We had two GMs complain about the inclusion of the Red Sox and Dodgers in any quest to find a team defined as "this year's Angels," based on payroll considerations alone: "Yeah, they're good," said one GM. "But with a $100-million payroll, you'd better be good."
Hard to argue with that. The Angels won last year with a $70-million payroll. So we're automatically eliminating any team that projects at $90 million or above.
Gone: Red Sox ($106 million), Dodgers ($111 million) and Mets ($122 million).
The Mariners barely made that cut (at $89 million). But we're eliminating them anyway: "Big pitching questions on that club," said one AL scout. "And a lot of age."
So that leaves four: Cubs, White Sox, Phillies and Astros.
Down to two
Next to get eliminated -- the Astros: "You've gotta love the 'A' players on that club," said one scout. "But not enough 'B' players. Too many 'C's.' " That's a way of saying this club is just a little too thin in almost every area, barring some major luck.
Also going out in the semifinals -- the Phillies -- even though people around the sport heap praise on the everyday lineup: "I like their starting pitching OK," said one GM. "But I don't love it. I don't see it as the kind of rotation you win a World Series with." And there are even bigger bullpen questions: "There are only a couple of guys out there (Carlos Silva and Dan Plesac) I'd feel good about bringing into a big game in September or October," said a scout.
So get in line for some deep-dish pizza. The finals of this tournament won't leave the city limits of Chicago.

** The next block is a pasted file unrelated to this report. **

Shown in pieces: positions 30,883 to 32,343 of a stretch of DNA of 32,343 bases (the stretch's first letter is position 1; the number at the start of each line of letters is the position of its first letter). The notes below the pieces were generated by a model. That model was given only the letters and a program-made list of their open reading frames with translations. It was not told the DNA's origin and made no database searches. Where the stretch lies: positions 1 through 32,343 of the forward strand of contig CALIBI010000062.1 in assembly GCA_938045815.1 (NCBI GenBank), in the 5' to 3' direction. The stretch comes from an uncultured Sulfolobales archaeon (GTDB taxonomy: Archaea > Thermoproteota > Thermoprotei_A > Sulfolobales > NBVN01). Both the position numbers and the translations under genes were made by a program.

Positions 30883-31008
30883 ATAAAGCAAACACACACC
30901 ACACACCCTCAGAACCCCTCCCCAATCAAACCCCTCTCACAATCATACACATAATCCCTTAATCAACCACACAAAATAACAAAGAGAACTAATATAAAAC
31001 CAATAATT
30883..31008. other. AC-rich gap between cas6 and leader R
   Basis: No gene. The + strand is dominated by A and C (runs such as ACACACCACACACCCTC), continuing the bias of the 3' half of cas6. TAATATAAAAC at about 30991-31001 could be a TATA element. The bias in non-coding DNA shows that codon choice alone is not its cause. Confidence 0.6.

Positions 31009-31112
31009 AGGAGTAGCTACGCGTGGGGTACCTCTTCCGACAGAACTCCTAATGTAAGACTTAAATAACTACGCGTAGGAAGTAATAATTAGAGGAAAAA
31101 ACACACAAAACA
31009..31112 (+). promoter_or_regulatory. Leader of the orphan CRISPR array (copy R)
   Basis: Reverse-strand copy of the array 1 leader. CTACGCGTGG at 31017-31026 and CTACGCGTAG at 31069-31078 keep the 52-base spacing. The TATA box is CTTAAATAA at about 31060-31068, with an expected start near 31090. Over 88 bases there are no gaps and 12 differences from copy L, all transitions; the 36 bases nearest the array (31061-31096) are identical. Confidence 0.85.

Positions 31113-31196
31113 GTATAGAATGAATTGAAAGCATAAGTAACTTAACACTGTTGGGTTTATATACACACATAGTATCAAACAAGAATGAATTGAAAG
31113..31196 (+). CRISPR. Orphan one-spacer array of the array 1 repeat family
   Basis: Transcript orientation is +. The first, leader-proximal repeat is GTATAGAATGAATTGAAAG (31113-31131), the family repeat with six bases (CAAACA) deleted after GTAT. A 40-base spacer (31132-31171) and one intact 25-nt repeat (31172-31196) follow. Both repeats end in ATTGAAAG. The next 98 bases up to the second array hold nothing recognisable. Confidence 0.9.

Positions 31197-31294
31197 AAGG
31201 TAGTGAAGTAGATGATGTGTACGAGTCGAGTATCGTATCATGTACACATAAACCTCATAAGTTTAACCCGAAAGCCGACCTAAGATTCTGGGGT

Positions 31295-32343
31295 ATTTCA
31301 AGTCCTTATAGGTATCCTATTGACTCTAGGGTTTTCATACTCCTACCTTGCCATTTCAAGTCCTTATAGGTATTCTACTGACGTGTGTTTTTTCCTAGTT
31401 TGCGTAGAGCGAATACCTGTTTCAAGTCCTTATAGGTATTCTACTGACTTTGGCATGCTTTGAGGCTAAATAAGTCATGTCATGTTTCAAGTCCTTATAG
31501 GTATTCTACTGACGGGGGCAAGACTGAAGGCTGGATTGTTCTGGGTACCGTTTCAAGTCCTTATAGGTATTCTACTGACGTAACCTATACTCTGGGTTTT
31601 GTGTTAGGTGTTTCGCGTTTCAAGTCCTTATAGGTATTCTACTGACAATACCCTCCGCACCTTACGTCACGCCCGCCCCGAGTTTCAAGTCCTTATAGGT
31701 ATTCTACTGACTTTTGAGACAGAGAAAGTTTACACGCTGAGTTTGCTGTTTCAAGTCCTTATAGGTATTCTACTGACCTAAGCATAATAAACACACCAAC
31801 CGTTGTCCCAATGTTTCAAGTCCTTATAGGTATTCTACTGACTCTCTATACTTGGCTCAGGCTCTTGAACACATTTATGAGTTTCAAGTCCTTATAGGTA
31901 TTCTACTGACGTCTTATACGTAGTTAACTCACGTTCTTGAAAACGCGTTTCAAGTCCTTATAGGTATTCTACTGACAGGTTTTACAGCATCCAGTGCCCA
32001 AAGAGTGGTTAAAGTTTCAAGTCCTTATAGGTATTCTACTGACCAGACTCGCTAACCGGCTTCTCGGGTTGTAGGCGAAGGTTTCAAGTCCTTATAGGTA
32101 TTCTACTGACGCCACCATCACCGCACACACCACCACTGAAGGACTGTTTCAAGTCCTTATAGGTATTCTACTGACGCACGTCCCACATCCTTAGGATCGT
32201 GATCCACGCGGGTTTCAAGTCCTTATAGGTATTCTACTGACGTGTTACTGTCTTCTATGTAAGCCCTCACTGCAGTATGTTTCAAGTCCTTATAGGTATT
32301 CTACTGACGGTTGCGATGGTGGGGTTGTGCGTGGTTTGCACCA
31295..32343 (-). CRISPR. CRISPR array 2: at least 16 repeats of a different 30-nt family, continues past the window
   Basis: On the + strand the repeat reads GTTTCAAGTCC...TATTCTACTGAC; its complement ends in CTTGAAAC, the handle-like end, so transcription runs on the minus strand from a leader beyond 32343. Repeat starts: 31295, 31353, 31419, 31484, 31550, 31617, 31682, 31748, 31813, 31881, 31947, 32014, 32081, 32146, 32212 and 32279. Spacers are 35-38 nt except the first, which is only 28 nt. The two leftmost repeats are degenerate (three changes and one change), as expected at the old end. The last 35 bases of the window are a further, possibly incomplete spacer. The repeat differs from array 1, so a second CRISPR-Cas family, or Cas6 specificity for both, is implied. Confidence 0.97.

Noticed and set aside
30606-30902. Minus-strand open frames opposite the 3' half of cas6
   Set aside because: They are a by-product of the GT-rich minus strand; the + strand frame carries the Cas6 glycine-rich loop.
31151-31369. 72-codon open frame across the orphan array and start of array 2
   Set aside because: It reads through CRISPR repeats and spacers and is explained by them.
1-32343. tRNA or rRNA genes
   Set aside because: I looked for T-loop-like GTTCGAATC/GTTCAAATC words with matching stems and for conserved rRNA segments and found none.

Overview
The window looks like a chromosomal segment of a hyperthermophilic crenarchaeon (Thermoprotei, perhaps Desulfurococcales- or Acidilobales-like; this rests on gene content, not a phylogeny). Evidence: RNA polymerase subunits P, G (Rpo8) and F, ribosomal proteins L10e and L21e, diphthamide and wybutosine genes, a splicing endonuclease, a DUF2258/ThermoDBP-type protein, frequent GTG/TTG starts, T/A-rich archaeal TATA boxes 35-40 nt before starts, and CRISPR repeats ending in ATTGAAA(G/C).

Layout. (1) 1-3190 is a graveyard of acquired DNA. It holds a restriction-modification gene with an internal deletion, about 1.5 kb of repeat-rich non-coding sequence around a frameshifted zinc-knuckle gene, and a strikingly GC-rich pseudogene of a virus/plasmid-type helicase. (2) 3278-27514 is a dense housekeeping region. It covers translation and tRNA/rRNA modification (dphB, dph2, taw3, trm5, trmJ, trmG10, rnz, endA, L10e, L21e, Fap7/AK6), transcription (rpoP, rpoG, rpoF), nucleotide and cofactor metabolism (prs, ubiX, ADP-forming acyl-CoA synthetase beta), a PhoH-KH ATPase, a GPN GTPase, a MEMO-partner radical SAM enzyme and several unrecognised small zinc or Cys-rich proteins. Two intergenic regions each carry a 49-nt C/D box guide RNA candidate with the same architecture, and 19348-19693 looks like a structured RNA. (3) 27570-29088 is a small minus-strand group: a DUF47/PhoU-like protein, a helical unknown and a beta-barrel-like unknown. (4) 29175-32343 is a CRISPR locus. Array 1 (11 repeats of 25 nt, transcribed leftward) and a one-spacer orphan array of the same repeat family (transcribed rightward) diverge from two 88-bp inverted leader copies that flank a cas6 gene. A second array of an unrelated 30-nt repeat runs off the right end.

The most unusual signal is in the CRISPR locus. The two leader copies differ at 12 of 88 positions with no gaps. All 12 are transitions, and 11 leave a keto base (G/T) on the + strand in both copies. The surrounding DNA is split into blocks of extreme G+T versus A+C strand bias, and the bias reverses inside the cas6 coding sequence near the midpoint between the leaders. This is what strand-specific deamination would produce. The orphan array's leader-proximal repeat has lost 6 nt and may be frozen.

And the winner is ...
The White Sox are an intriguing team, all right -- especially on a $52-million payroll. But our panelists have questions about the rotation beyond Colon and Buehrle.
"Esteban Loaiza?" gulped one GM. "You're not going to the playoffs counting on that guy."
There are also concerns the White Sox didn't significantly address a team defense that allowed 82 unearned runs last year -- second-most in baseball (to Detroit).
And the other question our panelists had was what one GM described as "clubhouse volatility." That drug-testing brouhaha once again raised significant questions about their clubhouse chemistry, and about manager Jerry Manuel's ability to control it.
When you contrast the lack of rotation depth, defense and chemistry of the White Sox with the abundance the Twins have of all of the above, it's hard to make a case for the White Sox even winning their own division, let alone the World Series.
So that leaves (uh-oh) the Cubs.
They have to get a boomerang year from Moises Alou (who drove in fewer runs than Melvin Mora). They have to get more plate discipline out of Corey Patterson (142 strikeouts, 19 walks?). With rookies Hee Seop Choi and Bobby Hill on the right side of the infield, Baker has to disprove his rep as a manager who doesn't trust young players.
But they still have Sammy Sosa, the first player in history to have five straight seasons of at least 49 homers and 100 RBI. And most of all, they have the one commodity that puts World Series rings on anybody's fingers: "Dominating starting pitching," said one scout, "when they're healthy."
We've heard too many people rave about their parade of arms -- from Wood, Prior and Clement down through Juan Cruz and Carlos Zambrano -- not to think this team at least has a chance to be something special.
So who cares how many day games they play. Who cares if they haven't won a World Series since the invention of the light bulb. Who cares if they lost 95 last year.
We had to pick somebody as this year's Angels. Well, you want a feel-good story? It doesn't get much more feel-good than the Cubs.
Jayson Stark is a senior writer for ESPN.com.